PEARL HARBOR, Hawaii -- December 7, 2019 marks 78 years after the Japanese launched a sneak attack on Pearl Harbor in Hawaii and three days after a gunman opened fire at the naval base, killing two civilians and then himself.
Despite the fresh tragedy, the National Park Service and Navy are hosting a memorial ceremony, and one of the surviving members of the 1941 attack is attending.
Lou Contor arrived in Hawaii with a hero's welcome: A wall of sailors saluted the 98-year-old veteran moments after he deboarded his plane.
Contor was only one of three survivors from the USS Arizona able to travel and attend the 2019 ceremony.
"They're getting better every year," he said when asked to describe his emotions. "First years were real hard."
On December 7, 1941, Conter was serving as a quartermaster third class on the Arizona when the Japanese attacked.
More than 2,400 Americans were killed and over 1,000 were wounded during the bombings. More than 300 aircraft and 19 Navy ships, including eight battleships, were damaged or destroyed.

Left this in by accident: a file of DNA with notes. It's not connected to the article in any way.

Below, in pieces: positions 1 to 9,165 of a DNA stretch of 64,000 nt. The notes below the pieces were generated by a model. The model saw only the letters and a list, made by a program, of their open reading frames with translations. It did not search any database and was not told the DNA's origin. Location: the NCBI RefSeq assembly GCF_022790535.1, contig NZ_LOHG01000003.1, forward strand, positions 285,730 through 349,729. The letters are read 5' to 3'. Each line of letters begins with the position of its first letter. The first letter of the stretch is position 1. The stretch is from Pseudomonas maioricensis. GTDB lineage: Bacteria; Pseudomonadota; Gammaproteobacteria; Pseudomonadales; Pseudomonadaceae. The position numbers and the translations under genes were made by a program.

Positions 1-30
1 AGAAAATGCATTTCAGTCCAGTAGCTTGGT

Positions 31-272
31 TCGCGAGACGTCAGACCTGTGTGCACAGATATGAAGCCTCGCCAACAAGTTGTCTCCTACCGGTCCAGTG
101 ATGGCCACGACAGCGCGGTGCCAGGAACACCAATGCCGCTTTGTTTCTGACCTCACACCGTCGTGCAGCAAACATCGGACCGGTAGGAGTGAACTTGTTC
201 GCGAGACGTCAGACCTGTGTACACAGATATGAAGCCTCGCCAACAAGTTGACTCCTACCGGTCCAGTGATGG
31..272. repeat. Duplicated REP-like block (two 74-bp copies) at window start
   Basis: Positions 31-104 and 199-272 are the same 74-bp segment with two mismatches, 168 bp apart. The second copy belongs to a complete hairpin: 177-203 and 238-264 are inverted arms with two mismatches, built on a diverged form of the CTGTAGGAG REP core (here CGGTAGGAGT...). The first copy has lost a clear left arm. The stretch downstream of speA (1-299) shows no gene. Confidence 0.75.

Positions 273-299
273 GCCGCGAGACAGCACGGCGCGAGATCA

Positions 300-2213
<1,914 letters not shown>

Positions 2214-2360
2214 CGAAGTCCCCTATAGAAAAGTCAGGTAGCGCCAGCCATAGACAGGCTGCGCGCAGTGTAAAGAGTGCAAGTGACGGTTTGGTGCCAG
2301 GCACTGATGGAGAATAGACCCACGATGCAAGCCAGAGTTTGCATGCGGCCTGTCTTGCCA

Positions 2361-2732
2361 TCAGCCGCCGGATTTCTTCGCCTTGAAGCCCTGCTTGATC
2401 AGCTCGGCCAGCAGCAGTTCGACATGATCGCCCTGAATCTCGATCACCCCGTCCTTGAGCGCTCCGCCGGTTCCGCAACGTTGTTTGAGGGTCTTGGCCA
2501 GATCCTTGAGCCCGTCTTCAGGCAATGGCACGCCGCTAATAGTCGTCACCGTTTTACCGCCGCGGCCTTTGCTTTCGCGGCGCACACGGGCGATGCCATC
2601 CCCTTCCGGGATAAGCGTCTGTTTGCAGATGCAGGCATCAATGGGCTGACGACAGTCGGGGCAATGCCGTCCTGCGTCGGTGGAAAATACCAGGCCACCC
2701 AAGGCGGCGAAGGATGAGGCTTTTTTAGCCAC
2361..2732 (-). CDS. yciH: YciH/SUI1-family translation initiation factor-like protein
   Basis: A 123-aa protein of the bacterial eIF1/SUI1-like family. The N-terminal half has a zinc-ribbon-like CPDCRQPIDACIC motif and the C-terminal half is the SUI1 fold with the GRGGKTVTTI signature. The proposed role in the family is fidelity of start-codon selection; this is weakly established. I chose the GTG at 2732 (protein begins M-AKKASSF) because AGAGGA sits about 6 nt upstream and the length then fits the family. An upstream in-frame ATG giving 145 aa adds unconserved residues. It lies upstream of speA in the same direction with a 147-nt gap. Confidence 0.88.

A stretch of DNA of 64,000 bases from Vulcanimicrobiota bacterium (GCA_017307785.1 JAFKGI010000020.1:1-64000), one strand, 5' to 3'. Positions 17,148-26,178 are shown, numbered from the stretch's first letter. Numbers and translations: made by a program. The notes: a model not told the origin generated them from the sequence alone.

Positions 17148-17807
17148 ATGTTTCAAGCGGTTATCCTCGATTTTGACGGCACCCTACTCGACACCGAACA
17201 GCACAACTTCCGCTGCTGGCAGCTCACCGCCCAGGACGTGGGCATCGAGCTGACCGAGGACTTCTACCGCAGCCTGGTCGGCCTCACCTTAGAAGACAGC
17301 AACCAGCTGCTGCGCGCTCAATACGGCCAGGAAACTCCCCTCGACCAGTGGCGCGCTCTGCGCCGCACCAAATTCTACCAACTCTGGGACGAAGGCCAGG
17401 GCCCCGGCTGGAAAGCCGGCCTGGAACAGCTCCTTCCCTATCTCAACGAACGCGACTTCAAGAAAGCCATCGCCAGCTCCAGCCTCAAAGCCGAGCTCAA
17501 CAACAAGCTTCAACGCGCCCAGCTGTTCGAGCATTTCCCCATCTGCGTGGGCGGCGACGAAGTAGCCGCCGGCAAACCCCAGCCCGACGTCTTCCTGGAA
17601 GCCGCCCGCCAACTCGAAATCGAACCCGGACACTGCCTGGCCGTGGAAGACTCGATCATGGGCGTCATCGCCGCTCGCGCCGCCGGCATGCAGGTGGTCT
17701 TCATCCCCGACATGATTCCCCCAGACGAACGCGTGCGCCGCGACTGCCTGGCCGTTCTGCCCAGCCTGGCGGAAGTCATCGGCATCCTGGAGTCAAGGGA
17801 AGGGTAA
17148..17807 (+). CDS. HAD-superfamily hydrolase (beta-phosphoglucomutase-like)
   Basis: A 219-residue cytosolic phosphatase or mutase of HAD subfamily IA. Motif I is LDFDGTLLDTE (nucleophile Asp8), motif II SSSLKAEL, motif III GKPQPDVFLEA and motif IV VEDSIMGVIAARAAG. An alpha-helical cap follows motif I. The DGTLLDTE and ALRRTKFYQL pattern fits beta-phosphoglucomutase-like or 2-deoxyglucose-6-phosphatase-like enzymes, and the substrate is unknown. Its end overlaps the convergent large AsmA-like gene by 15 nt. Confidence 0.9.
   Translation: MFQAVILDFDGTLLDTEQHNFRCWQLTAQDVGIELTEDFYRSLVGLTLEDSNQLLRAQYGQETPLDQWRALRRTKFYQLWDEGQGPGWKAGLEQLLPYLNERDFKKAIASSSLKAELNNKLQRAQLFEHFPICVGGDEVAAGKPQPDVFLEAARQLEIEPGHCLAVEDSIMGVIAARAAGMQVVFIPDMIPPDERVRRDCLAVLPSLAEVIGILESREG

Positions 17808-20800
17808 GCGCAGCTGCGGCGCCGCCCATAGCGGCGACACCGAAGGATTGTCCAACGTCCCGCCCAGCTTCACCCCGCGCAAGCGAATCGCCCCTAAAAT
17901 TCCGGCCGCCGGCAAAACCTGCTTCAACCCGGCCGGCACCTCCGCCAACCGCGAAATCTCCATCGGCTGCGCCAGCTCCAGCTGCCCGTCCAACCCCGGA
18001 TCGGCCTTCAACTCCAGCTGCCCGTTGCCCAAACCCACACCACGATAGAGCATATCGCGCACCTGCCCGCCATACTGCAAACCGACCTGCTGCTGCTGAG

The next day the U.S. declared war against Japan. When asking Congress for a Declaration of War, President Franklin D. Roosevelt famously called the attack "a date which will live in infamy."
"You never forget the day, but things are happening so fast. And we're highly trained in those days to do what our job is to do, and that's what we did," Contor said.
For nearly 30 years, he has returned to pay his respects. This year, the remains of this late comrade Lauren Bruner will be returned to the ship.
"He got out the same as I did. Got home, got married had children, had grandchildren," Contor said.
His family hopes they can keep this annual tradition.
"You have to pay respect to the ones who went to their battle stations ... We pay tribute to the ones who didn't make it," he said.